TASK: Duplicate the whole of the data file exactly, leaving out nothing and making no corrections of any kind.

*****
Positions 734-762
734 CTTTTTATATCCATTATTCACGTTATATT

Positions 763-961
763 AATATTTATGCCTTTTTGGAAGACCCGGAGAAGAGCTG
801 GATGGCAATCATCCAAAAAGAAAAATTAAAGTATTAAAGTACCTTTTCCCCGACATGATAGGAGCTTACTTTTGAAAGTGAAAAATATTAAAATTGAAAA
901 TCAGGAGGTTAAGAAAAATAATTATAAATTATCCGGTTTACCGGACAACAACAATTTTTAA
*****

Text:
Positions 734-762
734 CTTTTTATATCCATTATTCACGTTATATT

Positions 763-961
763 AATATTTATGCCTTTTTGGAAGACCCGGAGAAGAGCTG
801 GATGGCAATCATCCAAAAAGAAAAATTAAAGTATTAAAGTACCTTTTCCCCGACATGATAGGAGCTTACTTTTGAAAGTGAAAAATATTAAAATTGAAAA
901 TCAGGAGGTTAAGAAAAATAATTATAAATTATCCGGTTTACCGGACAACAACAATTTTTAA